When it comes to pool lovers, we think of us all as one big, happy family. But as far as pool operations go, the most common queries tend to vary by geography. Here are three of the questions most frequently asked by Canadian pool owners.
Algae is a nuisance that can be annoying to deal with. But follow these steps and you’ll have your swimming pool back in pristine condition in no time.
- Run your pump and filter continuously for 24 hours. Be sure to backwash your filter as needed.
- Scrub the walls of your pool with a brush appropriate for the type of surface. For vinyl liner pools, use a nylon brush. For concrete pools, use a steel brush. Freeing the algae will make it easier to kill it later in the process.
- Check your pH levels using test strips, and make adjustments as necessary to get the level between 7.2 - 7.6. Your alkalinity should be 80 - 120 ppm, and calcium hardness 200 - 400 ppm.
- Balancing your water chemistry will help the chemicals you add later work most effectively.
- Shock the pool water by adding a chlorine-based shock. Follow the provider's instructions, noting that an algae-killing shock takes more chemicals than a shock when algae is not present.
- Let the filter run for 12 - 24 hours, then check the water. Shock again if needed.
- Vacuum the pool to remove as much algae as possible.
- Keep your swimming pool algae-free by using an algaecide.
Why is my filter pressure too high?
A pool filter should have a pressure of approximately 10 psi. Anything over 20 psi is considered high pressure and can damage your pool equipment. To resolve the issue and bring the pressure back to normal, check for the following:
- Clogged filter. This is the most common issue when it comes to excessive pressure. Over time, the filter can get jammed up with fine debris, chemicals, and oils. Removing larger debris does not free the filter of these other materials. Use a filter cleaning product to restore the normal water flow.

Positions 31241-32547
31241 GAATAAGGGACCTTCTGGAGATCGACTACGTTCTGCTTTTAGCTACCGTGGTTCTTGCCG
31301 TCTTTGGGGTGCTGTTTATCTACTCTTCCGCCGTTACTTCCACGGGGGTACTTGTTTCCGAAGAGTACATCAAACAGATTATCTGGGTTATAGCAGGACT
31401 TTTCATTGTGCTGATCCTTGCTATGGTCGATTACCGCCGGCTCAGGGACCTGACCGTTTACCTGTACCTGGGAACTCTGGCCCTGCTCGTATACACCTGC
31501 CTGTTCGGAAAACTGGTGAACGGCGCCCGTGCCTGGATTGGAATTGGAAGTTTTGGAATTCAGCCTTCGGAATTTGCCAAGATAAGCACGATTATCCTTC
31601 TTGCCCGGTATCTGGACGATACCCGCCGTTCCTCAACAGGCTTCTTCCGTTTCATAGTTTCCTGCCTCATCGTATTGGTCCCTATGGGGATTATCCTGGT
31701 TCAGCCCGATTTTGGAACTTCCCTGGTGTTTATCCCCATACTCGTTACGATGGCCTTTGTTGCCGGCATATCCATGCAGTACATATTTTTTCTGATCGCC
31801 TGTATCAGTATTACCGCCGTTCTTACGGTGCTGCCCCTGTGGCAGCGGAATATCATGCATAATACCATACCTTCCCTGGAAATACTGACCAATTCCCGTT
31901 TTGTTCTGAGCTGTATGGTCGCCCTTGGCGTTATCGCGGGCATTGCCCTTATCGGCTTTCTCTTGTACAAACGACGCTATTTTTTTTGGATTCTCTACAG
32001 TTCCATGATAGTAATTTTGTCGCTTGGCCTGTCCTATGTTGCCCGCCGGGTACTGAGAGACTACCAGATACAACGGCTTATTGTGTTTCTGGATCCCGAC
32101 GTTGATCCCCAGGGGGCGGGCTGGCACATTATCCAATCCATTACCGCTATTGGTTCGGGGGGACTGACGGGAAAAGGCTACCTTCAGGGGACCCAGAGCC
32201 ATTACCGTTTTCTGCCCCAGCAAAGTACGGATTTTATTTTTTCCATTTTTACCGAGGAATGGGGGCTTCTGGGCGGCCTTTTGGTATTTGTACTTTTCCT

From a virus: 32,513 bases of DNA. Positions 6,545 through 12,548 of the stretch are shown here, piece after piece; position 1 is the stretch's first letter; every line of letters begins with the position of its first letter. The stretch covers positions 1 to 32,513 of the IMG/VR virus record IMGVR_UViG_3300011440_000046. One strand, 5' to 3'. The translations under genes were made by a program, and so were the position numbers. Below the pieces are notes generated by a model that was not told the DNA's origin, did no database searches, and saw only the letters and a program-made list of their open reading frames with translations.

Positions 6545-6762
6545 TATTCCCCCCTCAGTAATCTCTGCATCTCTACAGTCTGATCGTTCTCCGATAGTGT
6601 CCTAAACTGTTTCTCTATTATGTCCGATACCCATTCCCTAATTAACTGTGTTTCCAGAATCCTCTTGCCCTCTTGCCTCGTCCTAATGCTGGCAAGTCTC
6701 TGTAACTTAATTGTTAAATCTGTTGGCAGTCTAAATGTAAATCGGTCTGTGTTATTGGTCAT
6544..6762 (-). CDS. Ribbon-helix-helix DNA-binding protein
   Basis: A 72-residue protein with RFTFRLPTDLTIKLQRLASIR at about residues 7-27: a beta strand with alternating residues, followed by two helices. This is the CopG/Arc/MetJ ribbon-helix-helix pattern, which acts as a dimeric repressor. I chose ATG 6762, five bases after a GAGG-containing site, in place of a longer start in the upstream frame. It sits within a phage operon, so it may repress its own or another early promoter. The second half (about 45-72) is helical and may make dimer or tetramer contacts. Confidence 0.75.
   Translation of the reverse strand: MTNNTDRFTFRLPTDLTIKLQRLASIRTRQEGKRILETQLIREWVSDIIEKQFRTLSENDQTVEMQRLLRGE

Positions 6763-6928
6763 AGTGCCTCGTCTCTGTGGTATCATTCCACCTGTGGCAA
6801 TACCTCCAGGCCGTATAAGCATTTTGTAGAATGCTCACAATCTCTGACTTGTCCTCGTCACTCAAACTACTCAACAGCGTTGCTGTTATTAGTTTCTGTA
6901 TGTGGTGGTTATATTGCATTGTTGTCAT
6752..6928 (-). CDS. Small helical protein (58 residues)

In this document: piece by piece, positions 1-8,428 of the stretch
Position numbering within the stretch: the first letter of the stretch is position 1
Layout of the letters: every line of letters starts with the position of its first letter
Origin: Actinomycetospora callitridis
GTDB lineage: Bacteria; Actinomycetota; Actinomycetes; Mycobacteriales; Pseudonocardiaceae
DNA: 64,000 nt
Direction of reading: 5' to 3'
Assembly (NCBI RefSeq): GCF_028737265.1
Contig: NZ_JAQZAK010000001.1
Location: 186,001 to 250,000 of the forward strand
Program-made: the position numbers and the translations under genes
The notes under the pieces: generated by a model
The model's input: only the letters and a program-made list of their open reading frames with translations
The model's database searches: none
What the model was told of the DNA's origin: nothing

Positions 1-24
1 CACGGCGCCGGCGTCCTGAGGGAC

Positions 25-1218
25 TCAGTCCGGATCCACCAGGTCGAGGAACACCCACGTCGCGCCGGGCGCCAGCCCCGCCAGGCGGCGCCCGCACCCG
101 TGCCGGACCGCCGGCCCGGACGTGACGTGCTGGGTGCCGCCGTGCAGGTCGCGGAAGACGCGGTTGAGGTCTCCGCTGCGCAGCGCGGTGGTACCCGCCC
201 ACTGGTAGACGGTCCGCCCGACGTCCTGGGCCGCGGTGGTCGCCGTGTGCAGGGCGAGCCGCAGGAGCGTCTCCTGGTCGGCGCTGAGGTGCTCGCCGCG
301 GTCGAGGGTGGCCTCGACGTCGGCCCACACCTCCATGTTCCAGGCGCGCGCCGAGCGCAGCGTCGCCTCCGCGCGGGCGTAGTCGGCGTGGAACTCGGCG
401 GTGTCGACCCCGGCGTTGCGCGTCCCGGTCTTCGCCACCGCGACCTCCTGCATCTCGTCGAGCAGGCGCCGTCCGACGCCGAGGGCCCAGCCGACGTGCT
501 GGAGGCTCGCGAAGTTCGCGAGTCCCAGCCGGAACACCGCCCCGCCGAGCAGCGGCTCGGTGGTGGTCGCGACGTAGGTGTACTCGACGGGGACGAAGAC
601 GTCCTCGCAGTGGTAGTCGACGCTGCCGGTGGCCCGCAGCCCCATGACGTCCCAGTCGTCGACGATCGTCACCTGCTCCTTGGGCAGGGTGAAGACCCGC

- Clogged breather tube. Filters often have a tube designed to automatically expel air trapped at the top of the filter. If this tube becomes jammed, high pressure results. Check this tube and clear it if necessary.
- Suction air leak. A large suction leak may cause the pump to lose prime before the pressure builds up. But in the case of a small suction leak, air is pulled into the system and builds up in the top of the filter tank. To correct the problem, inspect the system for leaks and patch them. The primary culprit tends to be connections you have recently changed.
- Wrong size pump. This problem will reveal itself as soon as you begin running the pump. When your pump is too large, it is attempting to move more water through your pipes and filter than they can handle. Replacing the pump with the correct size is the best solution.
What do I do when my liner comes out of the track?
When you see that a section of liner has come out of track, it’s important to correct the problem as soon as possible so more of it isn’t pulled free. Take these steps:
- Consult with your local pool builder. Ever pool is different, so it is very important to receive an experts opinion.
- If necessary, drain a small amount of water from the pool to expose the area.
- Inspect the track and remove dirt or other foreign materials. Check for cracks and repair with epoxy, allowing it to fully dry.
- Apply gentle heat to the liner using warm water. As the liner stretches, fold the bead toward the wall and push it back into the track.
- Continue this process, using coins to hold sections in place as you go.
- Insert a section of liner bead wedge lock to permanently hold the liner in place, removing the coins.